Archive for the ‘How do Mississippi Courts View Joint Physical Custody Arrangements?’ Category

How do Mississippi Courts View Joint Physical Custody Arrangements?

Friday, September 1st, 2017

Very commonly our office receives inquiry from parents seeking to obtain joint physical custody of a minor child or children. It is first important to recognize the distinction between legal and physical custody, which topic has been discussed in several of our previous posts, but I digress. The basic logic that is employed by the majority of Chancery Court judges in Mississippi is that it is preferable for a minor to have a primary physical residence, i.e., a soft place to land on a consistent basis without excessive “switching” of residences. Also, consider that most public school districts require proof of primary residence (as in one primary “home”) in order to meet admission criteria.

It is notable that statute in Mississippi mandates, with rare exception, that courts must approve of joint physical custody agreements. Therein is the rub: rarely are former lovers able to form an agreement that both can live with due to the highly emotional nature of child custody litigation whether in a divorce or otherwise.

There is no question that most commonly chancery judges prefer to award primary physical custody to the person deemed to be the better parent (based upon the best interests of the child) and to grant only standard visitation to the other. Standard visitation will be discussed at length in an upcoming entry, but basically consists of every other weekend, 10 days during the Christmas Holidays, alternating major holidays/birthdays, and two 2-week periods of summer visitation.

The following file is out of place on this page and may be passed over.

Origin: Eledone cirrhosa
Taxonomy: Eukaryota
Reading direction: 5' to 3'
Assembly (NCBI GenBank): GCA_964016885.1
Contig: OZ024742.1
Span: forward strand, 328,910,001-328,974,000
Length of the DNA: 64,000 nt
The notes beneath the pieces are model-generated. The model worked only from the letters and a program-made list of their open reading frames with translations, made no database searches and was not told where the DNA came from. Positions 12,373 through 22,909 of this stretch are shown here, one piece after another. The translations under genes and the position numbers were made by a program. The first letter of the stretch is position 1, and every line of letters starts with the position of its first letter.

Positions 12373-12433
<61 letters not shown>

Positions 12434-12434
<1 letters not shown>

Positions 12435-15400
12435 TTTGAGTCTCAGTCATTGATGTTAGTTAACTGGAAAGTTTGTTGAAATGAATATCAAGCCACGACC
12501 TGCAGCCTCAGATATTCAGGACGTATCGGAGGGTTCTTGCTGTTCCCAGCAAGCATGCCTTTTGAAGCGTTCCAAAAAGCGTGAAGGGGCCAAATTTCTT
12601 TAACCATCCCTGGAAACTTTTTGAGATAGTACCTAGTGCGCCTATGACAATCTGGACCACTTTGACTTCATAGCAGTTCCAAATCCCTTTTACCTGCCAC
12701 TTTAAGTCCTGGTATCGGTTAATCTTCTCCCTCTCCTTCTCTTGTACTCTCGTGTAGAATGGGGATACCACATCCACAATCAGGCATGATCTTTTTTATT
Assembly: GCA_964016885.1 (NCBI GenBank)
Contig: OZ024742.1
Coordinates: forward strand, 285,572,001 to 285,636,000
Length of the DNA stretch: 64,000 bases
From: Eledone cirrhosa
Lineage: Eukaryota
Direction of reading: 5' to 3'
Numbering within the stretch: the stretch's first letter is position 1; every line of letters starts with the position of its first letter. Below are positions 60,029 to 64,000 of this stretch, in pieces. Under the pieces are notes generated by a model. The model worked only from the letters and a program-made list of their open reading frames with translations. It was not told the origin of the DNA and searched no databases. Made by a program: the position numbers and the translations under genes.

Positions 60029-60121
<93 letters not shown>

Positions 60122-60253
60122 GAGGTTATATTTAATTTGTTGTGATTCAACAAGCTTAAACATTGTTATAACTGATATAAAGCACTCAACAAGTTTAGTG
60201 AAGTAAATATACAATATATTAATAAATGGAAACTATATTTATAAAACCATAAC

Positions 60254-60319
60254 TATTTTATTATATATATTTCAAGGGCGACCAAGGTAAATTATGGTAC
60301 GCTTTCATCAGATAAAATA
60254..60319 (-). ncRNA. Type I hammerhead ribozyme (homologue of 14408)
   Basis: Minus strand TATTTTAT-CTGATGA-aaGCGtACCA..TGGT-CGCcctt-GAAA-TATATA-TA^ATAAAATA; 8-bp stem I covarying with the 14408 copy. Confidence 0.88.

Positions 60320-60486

There are several judges we deal with on a regular visitation that local domestic attorneys refer to as “standard visitation” judges. They are not often inclined to deviate much, if at all, from standard visitation. That being said, there are others who will more creatively craft a schedule which is in excess of that contemplated by the statutes that clarify the meaning of standard visitation.

Many factors are at play, but for the purpose of this article we will exclude the chancellors who are not inclined to deviate from the basic fundamentals of standard visitation. This is not to say that many chancery judges cannot be convinced to award joint physical custody in spite of an inclination otherwise. Again, it is absolutely crucial that we are discussing this basic principle within the context of matters where a custody agreement cannot be reached by the parents.

In short, it should always be the first order of business to attempt to forge a joint custody agreement with your child’s other parent. If you are reading this, you have likely already recognized that it is much easier said than done. Only after you have turned over every stone to work together without success should you consider filing a contested custody matter.

When litigating child custody matters, always remember that joint physical custody of your minor children becomes more difficult the further away you live from the other parent. If you do in fact live relatively closely to your child’s other parent and you have a relatively healthy relationship with them and are able to communicate without significant friction, particularly regarding your child’s well-being, your odds of the court awarding joint physical custody increase a great deal.

It is always a partial victory, even when denied equal custody, to be awarded additional time with your children beyond standard visitation. Chancellors have broad discretion in these matters and may craft a visitation schedule in any number of ways, so make sure your attorney has considered making the vast array of arguments that suit your unique set of facts. Do not forget that tax consequences of a minor’s residence are most commonly based upon their primary residence unless agreed to otherwise.

If you have been unable to reach an agreement with your child’s father or mother regarding joint custody or to obtain something in excess of standard visitation, we will utilize all existing case law, statute, as well as subjective factual argument to your advantage.

Matthew Poole, Esq.,

Jackson, Mississippi

601-573-7429